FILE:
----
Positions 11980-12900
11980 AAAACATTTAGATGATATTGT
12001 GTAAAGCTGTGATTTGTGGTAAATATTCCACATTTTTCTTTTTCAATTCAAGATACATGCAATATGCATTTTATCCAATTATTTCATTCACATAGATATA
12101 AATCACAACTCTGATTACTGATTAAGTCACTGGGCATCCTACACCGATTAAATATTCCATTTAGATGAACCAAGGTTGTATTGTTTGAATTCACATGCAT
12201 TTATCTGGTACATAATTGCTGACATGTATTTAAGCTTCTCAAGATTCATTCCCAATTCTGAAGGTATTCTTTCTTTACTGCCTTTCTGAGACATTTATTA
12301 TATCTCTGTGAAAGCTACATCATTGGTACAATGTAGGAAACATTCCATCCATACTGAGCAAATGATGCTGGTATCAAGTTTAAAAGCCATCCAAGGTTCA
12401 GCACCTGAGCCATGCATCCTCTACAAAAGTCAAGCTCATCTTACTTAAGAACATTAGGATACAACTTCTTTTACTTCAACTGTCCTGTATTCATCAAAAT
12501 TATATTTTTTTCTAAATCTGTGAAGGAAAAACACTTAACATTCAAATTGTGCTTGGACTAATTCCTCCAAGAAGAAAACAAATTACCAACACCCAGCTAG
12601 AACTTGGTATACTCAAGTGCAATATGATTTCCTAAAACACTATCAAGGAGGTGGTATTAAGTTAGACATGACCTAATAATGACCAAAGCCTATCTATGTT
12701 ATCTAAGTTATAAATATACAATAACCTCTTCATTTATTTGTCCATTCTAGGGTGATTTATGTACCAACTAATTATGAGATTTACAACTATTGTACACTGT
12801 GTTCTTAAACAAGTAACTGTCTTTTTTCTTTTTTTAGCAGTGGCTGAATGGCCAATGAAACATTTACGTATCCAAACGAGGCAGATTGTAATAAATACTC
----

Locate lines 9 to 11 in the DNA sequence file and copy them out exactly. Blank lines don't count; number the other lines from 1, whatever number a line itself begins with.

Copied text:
12601 AACTTGGTATACTCAAGTGCAATATGATTTCCTAAAACACTATCAAGGAGGTGGTATTAAGTTAGACATGACCTAATAATGACCAAAGCCTATCTATGTT
12701 ATCTAAGTTATAAATATACAATAACCTCTTCATTTATTTGTCCATTCTAGGGTGATTTATGTACCAACTAATTATGAGATTTACAACTATTGTACACTGT
12801 GTTCTTAAACAAGTAACTGTCTTTTTTCTTTTTTTAGCAGTGGCTGAATGGCCAATGAAACATTTACGTATCCAAACGAGGCAGATTGTAATAAATACTC